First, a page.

Monday, 22 April 2013

The big run

So the London Marathon has been and gone for another year! A time when mental people run, walk, crawl 26.2 miles in aid of charities, personal challenges and breaking records. One day where the people of London come and support complete strangers and cheer them on. Very UN-British but so amazing.

I ran the London Marathon back in 2011 and I remember exactly how I felt in the lead up and on the day. It was one of the hardest things I have ever done - and that is no exaggeration - but on the back of that it was one of the most rewarding things I have ever done and the proudest I have ever felt of myself.
I am not sure why I originally decided I was going to sign up to run the marathon and I didn't really think too much about it when I did. I signed up for the public ballot and also with a local charity; The Whitelodge centre. Both of them did a draw to choose winners in November. I remember getting a call from my sister after the ballot draw saying I had a letter through the post so I must have a space...but after a few very nervous minutes we realised it was actually a letter to say I hadn’t got a space. I was sort of disappointed and happy all at the same time. But about half hour later I had an email from my charity saying I was in to run for them. Dun Dun Dunnnnnnnn, I had to do this.

You don’t need to start training until January but I started with a few light runs in November as I had only ran 10km before so I knew I needed to work hard. Thinking back now the training was great as each time I went out, I hit a new target.  And even when it was really tough and the weather was awful I still managed to do every run I planned to do all the way up to 21 miles. I got ill in the weeks before the big day so I couldn’t wind down as much as I wanted to but I wasn’t too worried as in my mind I knew if I could get to 21 miles I could do 26!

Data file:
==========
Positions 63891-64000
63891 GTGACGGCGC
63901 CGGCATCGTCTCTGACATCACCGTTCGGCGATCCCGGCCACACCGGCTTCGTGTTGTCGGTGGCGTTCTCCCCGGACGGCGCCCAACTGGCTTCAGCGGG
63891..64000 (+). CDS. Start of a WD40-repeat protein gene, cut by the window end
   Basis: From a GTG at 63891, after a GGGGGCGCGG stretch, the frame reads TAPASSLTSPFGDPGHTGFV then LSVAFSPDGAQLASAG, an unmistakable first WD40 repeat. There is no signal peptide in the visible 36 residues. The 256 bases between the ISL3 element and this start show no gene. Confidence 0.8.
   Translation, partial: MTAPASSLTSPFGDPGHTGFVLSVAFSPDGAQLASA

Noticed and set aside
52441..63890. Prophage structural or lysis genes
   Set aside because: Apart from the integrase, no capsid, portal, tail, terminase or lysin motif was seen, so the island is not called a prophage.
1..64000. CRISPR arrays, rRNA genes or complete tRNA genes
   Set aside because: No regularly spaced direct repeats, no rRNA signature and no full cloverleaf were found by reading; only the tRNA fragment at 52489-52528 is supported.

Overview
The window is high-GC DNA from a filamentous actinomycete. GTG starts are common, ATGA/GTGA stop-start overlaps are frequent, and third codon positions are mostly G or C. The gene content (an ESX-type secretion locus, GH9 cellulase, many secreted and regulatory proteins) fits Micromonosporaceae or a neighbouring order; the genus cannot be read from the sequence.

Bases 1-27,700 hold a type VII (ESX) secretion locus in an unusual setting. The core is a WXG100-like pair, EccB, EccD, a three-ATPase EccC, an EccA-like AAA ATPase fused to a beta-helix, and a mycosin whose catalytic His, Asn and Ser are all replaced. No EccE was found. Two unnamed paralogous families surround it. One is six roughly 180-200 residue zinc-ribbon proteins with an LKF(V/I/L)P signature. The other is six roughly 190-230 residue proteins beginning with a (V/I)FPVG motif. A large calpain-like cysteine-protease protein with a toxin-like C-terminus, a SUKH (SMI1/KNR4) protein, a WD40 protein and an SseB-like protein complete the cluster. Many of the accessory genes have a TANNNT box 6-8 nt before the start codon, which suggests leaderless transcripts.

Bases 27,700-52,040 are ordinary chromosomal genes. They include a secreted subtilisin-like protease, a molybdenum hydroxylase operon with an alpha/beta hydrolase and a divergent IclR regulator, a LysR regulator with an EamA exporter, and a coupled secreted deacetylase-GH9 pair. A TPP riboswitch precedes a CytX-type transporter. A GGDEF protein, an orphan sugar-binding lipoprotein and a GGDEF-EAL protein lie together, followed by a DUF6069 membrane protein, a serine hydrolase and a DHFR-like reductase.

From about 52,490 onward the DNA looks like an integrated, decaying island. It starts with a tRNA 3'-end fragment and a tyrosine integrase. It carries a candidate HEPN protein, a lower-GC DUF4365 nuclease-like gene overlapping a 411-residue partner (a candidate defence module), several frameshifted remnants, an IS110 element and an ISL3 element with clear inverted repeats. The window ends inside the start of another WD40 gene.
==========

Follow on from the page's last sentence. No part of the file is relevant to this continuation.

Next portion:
I remember the night before the marathon we stayed with friends of ours in London, had a big dinner and went to bed early. Surprisingly I slept which I really didn’t think would happen. The morning of the run I managed to eat some porridge and eggs on toast but had to force them down. The nerves were kicking in but I was trying my hardest to ignore them.
When we got the entrance Dan had to leave me and that is when I almost fell apart. I realised that not only was I doing this for the first time but I was doing it alone. I hadn’t really prepared myself at all for that.
I felt so lost in what felt like a big pen for all charity runners. One thing that cheered me up for at least 15 minutes was the hilarious and ridiculous bathroom mistake I made. I joined a queue for the loo and it was long. But there were these things called ‘she wees’ all stacked to the side for people to go into. I copied everyone else and took one having no idea what they were for. I walked into this square opening with females all lined up against urinals! Just a row of clenched strangers bums...had to really stop myself laughing as I realised I had gone into the ‘female urinals’ and not the ladies loos which were the other side of the field!